Thank you for your feedback.
Sorry, we failed to record your vote. Please try again
Report abuse
Format: Hardcover Verified Purchase
Newspaperman is a very newsy,interesting and revealing auto biography of a reporter who becomes CEO of the paper he has worked for all his life. Warren Phillips reveals his true self and lets the reader judge. There are many interesting historical moments described about The Wall Street Journal's past and present. He reveals how he managed to wind up working there, who he interacted with along the way, the newsgathering challanges and the business challanges. He spends time describing his personal life and his wonderful family life. He talks freely about mergers and how they worked out and about his book publishing venture with his wife Barbara after retiring from Dow Jones.
Comment One person found this helpful. Was this review helpful to you? Yes No Sending feedback...
Thank you for your feedback.
Sorry, we failed to record your vote. Please try again
Report abuse
Format: Hardcover
"This is the story of a lifelong love affair with journalism, of newspapers in their heyday and a boy who grew to manhood incurably intoxicated with everything about them." Warren Phillips, page xv.

The above quote was the first sentence of this intriguing, detailed and captivating memoir by a legendary journalist. This autobiography chronicles a quintessential American success story from the idyllic days of print journalism. Mr. Phillips painted a candid, captivating and self-deprecating portrait of his extraordinary journey in the newspaper business: A man who began as a proofreader in 1947 at the Wall Street Journal and ended as its publisher and CEO. From the days of Linotype to the modern Internet era, Warren Phillips navigated the newspaper business like Ferdinand Magellan on the open seas.


The book is organized into four sections with a total of 33 chapters. There is also a detailed index and a helpful chronology chart that outlines various positions of protagonists from the book. The author shares detailed memories from his early life in Brooklyn and his travels around the world. Mr. Phillips writing style is as direct and informative as his numerous front-page articles. This memoir is an engaging and entertaining read replete with personal and business setbacks and triumphs.

Historical Context

Mr. Phillips was a witness to world history, significant social changes and cultural shifts during his long domestic and international career. I liked how he mixed scenes of gravitas with those of humor and candor. For example, his observation of occupied Berlin after WWII:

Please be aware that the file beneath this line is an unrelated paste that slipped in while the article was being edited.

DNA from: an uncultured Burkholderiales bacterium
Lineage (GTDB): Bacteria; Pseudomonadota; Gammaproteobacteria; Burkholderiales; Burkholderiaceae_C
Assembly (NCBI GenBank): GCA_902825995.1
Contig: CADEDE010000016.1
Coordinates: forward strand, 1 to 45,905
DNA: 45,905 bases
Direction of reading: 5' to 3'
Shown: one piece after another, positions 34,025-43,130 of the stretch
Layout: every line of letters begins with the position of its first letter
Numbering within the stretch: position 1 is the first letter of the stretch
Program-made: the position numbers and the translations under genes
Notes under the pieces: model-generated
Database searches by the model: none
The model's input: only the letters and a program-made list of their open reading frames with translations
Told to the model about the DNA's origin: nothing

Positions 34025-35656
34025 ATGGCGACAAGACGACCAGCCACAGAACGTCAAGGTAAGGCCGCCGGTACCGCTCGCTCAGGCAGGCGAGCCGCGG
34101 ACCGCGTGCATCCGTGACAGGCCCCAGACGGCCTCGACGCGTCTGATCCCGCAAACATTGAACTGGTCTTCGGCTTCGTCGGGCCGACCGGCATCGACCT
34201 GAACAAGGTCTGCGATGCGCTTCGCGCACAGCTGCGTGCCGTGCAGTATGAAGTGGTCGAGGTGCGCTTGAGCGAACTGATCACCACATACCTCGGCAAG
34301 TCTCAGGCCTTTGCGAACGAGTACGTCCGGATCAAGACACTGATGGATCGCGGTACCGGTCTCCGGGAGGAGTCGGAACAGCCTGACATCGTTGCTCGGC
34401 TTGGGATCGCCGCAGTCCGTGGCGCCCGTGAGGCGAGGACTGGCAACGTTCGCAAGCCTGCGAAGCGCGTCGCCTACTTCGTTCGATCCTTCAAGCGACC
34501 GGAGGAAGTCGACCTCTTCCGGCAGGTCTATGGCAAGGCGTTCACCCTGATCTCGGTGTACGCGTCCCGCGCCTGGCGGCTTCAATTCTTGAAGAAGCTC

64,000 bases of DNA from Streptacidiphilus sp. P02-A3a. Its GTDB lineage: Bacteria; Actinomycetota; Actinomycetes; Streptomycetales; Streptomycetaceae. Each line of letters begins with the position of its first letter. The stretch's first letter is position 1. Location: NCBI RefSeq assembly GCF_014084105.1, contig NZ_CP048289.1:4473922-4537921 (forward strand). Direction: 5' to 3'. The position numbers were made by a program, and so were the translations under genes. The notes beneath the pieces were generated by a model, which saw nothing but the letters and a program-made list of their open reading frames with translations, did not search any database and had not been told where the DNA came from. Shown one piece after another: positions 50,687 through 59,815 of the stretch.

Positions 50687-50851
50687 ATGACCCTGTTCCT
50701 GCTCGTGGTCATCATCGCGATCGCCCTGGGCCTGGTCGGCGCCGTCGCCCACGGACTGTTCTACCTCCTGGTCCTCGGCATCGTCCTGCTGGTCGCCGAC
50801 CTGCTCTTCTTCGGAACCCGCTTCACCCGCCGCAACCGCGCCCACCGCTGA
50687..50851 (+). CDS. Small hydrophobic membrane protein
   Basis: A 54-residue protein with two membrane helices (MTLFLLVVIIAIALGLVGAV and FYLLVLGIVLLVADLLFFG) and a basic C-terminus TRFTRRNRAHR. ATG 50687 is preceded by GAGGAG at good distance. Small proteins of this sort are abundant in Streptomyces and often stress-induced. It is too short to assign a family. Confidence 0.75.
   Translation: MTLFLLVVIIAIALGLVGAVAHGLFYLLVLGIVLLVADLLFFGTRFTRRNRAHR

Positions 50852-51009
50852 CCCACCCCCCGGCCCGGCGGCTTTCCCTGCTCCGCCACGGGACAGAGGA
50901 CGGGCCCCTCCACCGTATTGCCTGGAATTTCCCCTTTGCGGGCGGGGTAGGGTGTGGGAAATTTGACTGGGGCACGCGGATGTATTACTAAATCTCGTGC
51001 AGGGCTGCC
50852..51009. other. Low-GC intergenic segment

"Berlin was bleak, battered, and bedraggled, ruins and rubble everywhere.
Read more ›
Comment 3 people found this helpful. Was this review helpful to you? Yes No Sending feedback...
Thank you for your feedback.
Sorry, we failed to record your vote. Please try again
Report abuse
Format: Hardcover
Atlanta, Georgia- A highlight of my day is to read a crisp and fresh copy of the Wall Street Journal. Their reporting is enlightening, informative, and insightful. I hope that this current high standard is a reflection from Warren Phillips who was a former publisher of The Wall Street Journal.

In his book Warren Phillips, this newsman who started as a copyboy and his career span all the way the top, shares a memoir of a rich life.

His life begins in Queens with hard working immigrant folks who gave him the freedom to dream. It was at 11, after taking a tour of the New York Daily News with his father, that he decided to go into the newspaper business.

Phillips was a first hand witness to the aftermaths of War World II. He traveled all over the world and was one of the first western reporters to visit China. On interesting experience was when he presided over the first time they send via satellite a full copy of the newspaper to Europe. The feat then allowed within minutes that transmitted information be used to print a copy of the paper locally. This expanded the reach of up to date news. It seems like ancient history now with the internet, but this was a big deal then.

Phillips candidly shares his problems with mental health and how he sought treatment after being able shake the sadness. He interacted with Presidents and was up close and personal within the hall of the political conventions.

His career spanned a transformation period of the news business but the book is about the making of good journalist. After he retired from the newspaper he opened an independent publishing house seeking to put in print good books.
Comment One person found this helpful. Was this review helpful to you? Yes No Sending feedback...
Thank you for your feedback.
Sorry, we failed to record your vote. Please try again
Report abuse